19. Protection of Personnel

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19.1 General

19.1.1 The surface of the working deck should be non-slip. Acceptable surfaces are: unpainted wood; a non-slip pattern moulded into FRP ; non-slip deck paint; or an efficient non-slip covering. Particular attention should be paid to hatch covers where these are fitted on the working deck and to sloping coachroof sides where these effectively constitute a working deck when the ship is heeled.

19.1.2 A toe rail of not less than 25 mm in height should be fitted around the working deck.

19.2 Bulwarks and Guard Rails

19.2.1 The perimetres of weather decks should be fitted with bulwarks, guard rails or guard rope of sufficient strength and height.

19.2.2 In general, taut double guard rails with the upper rail or rope at a height of not less than 600 mm above the deck should be fitted around the perimetre of the weather deck. They should be supported at intervals not exceeding 2.2 m.

19.2.4 If the cockpit opens aft to the sea, additional guard rails should be fitted so that there is no vertical opening greater than 500 mm .

19.2.5 There should be a fixed bow pulpit forward of the forestay of at least the same height as the guard rails except in way of a substantial bowsprit for which an appropriate netting should be provided.

19.2.6 There should be sufficient hand holds and grab rails within the accommodations including access stairways and ladderways to allow safe movement throughout accommodation spaces at all times.

19.3 Safety Harnesses

19.3.1 One safety harness, which may be rapidly attached to, and detached from the lifelines should be provided for each person on board.

19.3.2 Dedicated lines should be provided, stowed securely on the weather deck, for use as lifelines in heavy weather, of sufficient length to extend fore and aft along the deck on each side along the normal working area.

19.3.3 Provisions should be made on the weather deck to adequately secure the lifelines to provide maximum assistance to crew movement with minimum obstruction to hatches, survival craft or handling running rigging.

19.3.4 Fastening points for the attachment of safety harness should be provided in the following positions;

  1. close to the companionway; and
  2. on both sides of the control station.

19.3.5 Efficient means of securing the lifelines of safety harnesses should be provided on exposed decks.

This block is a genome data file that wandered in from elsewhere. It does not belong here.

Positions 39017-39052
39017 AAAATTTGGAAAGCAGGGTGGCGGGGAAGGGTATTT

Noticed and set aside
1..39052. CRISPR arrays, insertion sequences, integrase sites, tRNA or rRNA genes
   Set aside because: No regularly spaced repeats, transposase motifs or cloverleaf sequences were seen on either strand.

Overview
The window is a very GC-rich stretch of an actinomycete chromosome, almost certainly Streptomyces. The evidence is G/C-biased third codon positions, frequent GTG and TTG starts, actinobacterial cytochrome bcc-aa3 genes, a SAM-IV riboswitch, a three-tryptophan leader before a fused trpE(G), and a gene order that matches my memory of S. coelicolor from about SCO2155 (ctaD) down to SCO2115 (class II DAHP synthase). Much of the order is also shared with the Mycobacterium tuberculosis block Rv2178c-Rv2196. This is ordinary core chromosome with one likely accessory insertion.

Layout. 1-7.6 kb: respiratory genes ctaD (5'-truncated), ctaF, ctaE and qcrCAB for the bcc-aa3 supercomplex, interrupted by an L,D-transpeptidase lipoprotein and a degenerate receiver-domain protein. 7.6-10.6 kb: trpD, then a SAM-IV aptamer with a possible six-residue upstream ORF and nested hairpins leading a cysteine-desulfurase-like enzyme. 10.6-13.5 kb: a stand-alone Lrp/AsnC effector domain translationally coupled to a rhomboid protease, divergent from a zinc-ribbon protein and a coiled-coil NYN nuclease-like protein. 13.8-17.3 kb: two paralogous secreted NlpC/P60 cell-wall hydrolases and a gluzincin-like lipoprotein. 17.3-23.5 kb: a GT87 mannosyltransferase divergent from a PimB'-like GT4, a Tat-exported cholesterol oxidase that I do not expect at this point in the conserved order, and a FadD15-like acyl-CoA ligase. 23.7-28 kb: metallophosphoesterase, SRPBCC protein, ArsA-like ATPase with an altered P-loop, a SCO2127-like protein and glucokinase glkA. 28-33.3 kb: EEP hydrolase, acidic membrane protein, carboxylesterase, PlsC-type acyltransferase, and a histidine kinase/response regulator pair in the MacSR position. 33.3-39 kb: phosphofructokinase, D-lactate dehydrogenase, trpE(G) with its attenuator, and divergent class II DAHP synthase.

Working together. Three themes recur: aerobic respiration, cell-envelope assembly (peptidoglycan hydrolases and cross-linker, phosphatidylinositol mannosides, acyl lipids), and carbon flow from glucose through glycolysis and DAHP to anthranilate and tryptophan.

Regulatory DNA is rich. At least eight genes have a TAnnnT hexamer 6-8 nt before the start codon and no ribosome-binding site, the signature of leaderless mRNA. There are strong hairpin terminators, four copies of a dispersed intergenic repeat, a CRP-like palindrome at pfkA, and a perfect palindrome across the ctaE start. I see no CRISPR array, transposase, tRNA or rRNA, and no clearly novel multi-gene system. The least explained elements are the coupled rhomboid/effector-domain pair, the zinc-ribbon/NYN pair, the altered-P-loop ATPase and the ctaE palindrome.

19.3.6 Every ship should be fitted with grab rails on the sides and ends of deck houses.

19.4 Fall Arrest Systems

19.4.1 Every person who works aloft should wear an approved full body fall arrest harness and be trained in its use.

19.4.2 The D-ring attachment point should not be below the person’s centre of gravity.

19.4.3 Lanyards attached to harnesses for working aloft should not be longer than three feet, or equivalent metric length, unless equipped with a shock absorber.

19.4.4 Lanyards and carabiners should be CSA approved, equivalent to or exceeding their safety specifications.

19.4.5 Chest harnesses are acceptable for work on deck.

19.4.6 Every mast and spar upon which crew members may be required to work in the normal course of sailing should be provided with attachment points for fall arresting devices.

19.4.7 One fall arresting device should be provided for each crew member required to work more than 2 m above the weather deck.

19.4.8 Yard jackstays and hardware employed should be capable of handling all associated loads.

19.4.9 Attachment points should be provided to enable individuals to traverse safely the futtock shrouds while attached.

19.5 Safety Procedures

The master of a sail training ship carrying trainees should ensure that each trainee:

  1. as soon as practical after joining the ship for the first time is given instruction designed to make him familiar with the layout of the ship; and
  2. as soon as practical after joining the ship and at intervals thereafter not exceeding one week is given training in safety procedures, including the use of fire fighting and life saving appliances of the ship.

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